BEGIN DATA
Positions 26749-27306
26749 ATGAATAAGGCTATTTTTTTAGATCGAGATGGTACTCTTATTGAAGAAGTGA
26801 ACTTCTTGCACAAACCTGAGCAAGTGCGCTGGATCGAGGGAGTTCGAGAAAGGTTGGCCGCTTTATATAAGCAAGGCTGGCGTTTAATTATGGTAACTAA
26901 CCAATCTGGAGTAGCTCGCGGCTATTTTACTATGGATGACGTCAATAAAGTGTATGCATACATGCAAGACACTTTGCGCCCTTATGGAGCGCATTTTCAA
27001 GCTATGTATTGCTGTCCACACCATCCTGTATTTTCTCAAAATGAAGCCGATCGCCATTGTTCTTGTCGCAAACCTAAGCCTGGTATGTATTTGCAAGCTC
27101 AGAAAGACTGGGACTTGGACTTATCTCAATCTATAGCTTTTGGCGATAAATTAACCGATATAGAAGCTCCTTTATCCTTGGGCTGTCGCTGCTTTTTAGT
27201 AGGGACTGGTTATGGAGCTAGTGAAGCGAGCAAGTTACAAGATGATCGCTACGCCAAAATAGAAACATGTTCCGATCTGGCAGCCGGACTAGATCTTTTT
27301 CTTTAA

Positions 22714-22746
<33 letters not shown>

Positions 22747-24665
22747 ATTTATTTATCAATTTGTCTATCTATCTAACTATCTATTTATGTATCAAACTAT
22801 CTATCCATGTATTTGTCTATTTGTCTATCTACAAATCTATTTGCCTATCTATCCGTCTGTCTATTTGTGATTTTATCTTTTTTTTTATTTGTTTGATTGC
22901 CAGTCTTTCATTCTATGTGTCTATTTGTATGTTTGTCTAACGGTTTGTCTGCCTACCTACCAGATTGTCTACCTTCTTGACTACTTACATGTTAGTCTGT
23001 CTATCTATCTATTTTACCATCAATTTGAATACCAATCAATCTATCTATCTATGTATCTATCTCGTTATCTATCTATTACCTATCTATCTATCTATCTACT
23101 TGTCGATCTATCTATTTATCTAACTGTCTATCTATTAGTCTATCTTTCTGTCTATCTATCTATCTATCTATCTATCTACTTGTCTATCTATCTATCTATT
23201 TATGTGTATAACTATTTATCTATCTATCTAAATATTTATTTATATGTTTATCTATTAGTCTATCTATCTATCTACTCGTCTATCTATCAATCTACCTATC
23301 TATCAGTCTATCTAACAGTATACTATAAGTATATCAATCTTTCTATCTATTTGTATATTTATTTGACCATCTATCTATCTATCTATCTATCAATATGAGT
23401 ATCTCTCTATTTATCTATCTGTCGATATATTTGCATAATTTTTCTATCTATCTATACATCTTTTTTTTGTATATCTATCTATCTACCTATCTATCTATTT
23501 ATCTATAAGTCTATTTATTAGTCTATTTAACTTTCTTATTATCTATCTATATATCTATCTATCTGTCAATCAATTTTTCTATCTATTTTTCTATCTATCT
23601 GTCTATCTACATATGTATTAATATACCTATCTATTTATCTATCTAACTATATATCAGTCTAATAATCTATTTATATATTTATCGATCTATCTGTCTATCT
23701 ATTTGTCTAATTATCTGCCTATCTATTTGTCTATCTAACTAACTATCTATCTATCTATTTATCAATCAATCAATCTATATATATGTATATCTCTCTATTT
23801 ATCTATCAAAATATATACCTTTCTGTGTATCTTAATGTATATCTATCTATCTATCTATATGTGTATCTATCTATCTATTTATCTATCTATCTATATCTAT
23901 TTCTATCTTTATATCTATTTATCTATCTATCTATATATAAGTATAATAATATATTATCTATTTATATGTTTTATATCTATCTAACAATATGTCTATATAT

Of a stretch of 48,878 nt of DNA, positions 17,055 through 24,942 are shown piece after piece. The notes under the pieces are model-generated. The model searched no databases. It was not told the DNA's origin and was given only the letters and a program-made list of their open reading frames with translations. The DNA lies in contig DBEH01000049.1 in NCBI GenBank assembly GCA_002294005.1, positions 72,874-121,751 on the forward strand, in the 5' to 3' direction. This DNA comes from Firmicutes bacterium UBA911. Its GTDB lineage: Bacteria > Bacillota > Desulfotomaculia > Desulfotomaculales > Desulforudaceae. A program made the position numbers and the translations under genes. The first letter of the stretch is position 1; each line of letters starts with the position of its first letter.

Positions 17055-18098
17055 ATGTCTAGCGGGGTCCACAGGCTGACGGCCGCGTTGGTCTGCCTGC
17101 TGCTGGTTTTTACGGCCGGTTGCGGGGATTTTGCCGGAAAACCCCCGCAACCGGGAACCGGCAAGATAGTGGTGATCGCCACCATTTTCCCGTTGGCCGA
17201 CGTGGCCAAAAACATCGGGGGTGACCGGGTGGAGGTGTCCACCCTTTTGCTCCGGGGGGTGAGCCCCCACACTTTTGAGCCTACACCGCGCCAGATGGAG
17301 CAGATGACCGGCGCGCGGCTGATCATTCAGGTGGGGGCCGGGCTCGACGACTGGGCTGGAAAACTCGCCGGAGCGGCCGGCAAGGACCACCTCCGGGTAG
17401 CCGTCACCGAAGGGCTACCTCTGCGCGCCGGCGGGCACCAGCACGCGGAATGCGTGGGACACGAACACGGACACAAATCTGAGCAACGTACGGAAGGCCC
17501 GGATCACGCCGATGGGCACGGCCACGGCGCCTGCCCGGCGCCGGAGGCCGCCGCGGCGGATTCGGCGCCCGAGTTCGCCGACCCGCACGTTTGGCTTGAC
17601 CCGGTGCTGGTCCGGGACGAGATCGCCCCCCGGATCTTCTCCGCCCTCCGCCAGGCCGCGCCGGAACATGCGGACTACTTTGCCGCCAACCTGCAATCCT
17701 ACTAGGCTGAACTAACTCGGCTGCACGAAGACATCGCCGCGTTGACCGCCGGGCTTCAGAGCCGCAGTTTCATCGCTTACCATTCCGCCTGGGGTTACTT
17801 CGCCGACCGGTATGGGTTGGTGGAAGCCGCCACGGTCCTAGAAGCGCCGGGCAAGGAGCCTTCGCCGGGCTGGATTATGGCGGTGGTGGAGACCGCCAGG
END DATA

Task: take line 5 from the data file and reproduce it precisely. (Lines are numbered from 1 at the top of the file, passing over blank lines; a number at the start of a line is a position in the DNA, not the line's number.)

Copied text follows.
27001 GCTATGTATTGCTGTCCACACCATCCTGTATTTTCTCAAAATGAAGCCGATCGCCATTGTTCTTGTCGCAAACCTAAGCCTGGTATGTATTTGCAAGCTC